NP vs CRNA- Which one?

  1. I have already decided that I will continuing my education to a Masters or beyond. I had always thought that I wanted to become a CRNA, but today I spoke with a professor and she said I should probably go for my NP first as then I will have more of a scope of practice.

    I was wondering what anyone else thought about the two and I am currently looking into how probable it may be to get both, if the coursework is congruent at all.

    Any thoughts or ideas? Anyone done this? Pros? Cons?

    Has anyone gotten both their CRNA and NP?

    Thanks!
  2. Visit kukukajoo profile page

    About kukukajoo

    Joined: Dec '05; Posts: 1,375; Likes: 248

    13 Comments

  3. by   RedCell
    I'm curious, was this professor a CRNA?

    If you want to be a CRNA, then go to nurse anesthesia school. I don't think putting the effort into getting an FNP license would be to your benefit. I know many people who were FNP's, and acute care nurse practitioners prior to becoming a CRNA. All of these people have said it made school easier, but none of them have recommended obtaining another advanced practice degree prior to enrollment in anesthesia school. You will get a firm grounding in your scope of practice with the thousands of clinical hours required prior to graduation.

    The best advice, I think is to do what I did. Get as many of your general requirement classes out of the way before going to school. At many programs this includes a pathophysiology class, theory, general pharmacology, and if you are really lucky....research. Check around at schools you are interested in to see if this is a viable option. Having these classes out of the way makes school MUCH less stressful in your first few semesters!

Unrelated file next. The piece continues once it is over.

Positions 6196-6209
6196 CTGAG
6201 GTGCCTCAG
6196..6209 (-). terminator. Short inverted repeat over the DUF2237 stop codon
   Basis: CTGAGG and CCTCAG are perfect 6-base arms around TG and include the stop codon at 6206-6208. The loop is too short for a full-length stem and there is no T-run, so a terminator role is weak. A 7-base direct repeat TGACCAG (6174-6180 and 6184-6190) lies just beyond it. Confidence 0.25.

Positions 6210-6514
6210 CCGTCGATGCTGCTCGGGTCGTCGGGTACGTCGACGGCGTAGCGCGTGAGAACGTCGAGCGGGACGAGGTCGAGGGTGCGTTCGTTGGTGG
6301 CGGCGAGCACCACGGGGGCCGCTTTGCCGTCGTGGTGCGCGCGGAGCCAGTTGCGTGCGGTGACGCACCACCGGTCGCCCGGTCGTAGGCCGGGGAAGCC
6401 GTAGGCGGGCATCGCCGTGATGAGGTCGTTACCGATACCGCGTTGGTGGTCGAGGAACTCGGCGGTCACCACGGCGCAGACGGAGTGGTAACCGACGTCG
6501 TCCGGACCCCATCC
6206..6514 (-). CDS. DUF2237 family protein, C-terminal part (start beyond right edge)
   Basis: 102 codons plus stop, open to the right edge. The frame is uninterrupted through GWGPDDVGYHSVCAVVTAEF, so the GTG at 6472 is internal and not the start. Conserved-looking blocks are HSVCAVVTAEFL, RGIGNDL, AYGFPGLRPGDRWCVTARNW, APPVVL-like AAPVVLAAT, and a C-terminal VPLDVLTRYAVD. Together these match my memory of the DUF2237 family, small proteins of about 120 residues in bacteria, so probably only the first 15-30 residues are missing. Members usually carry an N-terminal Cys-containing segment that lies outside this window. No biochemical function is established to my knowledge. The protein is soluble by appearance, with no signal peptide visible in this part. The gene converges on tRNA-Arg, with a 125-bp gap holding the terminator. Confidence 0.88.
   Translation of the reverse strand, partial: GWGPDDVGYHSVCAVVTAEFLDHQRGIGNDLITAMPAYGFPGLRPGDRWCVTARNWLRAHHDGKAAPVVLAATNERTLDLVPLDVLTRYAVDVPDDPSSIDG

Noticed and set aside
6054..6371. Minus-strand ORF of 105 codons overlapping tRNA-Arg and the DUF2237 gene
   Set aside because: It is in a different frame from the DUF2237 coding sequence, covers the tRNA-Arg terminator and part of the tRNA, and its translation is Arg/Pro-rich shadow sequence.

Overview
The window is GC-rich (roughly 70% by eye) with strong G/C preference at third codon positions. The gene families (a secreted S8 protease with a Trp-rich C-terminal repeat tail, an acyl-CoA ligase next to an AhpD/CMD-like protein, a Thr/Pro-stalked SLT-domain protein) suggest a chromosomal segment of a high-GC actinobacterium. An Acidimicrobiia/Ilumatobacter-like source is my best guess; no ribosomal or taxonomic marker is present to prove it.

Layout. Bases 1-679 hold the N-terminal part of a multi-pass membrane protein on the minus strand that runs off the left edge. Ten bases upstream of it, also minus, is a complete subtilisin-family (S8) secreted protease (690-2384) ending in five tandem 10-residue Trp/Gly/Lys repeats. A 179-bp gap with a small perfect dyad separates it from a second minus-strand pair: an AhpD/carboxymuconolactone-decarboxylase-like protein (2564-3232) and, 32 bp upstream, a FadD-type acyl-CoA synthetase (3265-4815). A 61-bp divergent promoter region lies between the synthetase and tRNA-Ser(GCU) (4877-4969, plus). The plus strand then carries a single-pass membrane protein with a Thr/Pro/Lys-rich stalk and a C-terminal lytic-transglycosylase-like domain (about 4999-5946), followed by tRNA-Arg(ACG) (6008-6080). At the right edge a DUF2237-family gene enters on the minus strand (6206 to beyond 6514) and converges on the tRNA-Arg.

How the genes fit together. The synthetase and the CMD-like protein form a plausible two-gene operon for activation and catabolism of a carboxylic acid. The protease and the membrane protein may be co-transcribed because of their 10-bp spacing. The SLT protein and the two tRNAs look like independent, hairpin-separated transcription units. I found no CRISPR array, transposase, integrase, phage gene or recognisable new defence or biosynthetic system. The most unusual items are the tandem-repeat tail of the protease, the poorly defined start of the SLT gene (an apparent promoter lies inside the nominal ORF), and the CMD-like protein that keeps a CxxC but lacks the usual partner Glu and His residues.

4. by   jakebuddy20
    I don't know about all states, but NY is trying to make is so a CRNA also has NP creditation. It means one course on prescribing meds. My husband finished CRNA school in 2005, took the course and was anticipating the dual degree, but its being held up somewhere in the "higher ups". He says the anesthesiologists don't want this to happen b/c this is the one thing they have over the CRNAs.

    He went to CRNA school without NP first and had no trouble. in fact, not one member of his class was an NP first. So I say go for it! It is a VERY demanding course though - in case you didn'tknow
  5. by   meandragonbrett
    You need to decide if you want to provide anesthesia or if you want to manage disease processes and do family medicine.
  6. by   kukukajoo
    Thanks Redcell- I will be halfway thru my bachelors and it appears that the Masters classes are all advanced and specialized. I have taken all the classes I can that are not specific for a program. I have just begun to see if the schools I want to attend for my Masters have both NP and NA as I had before just honed in on the NA programs. Hoping for responses soon.

    JakeBuddy- do you know what school this is? It may be one I would want to look into. The only one I have specific information for has totally different classes for NP and NA except for three that are the same. I know I am jumping the gun- still have two more years of school left then want to work in the field some.

    It's a hard choice, as I really want to do both and I think I may need to do both. CRNA is my first choice for sure though. Maybe I can work on my NP when I am already a CRNA, I just don't know yet.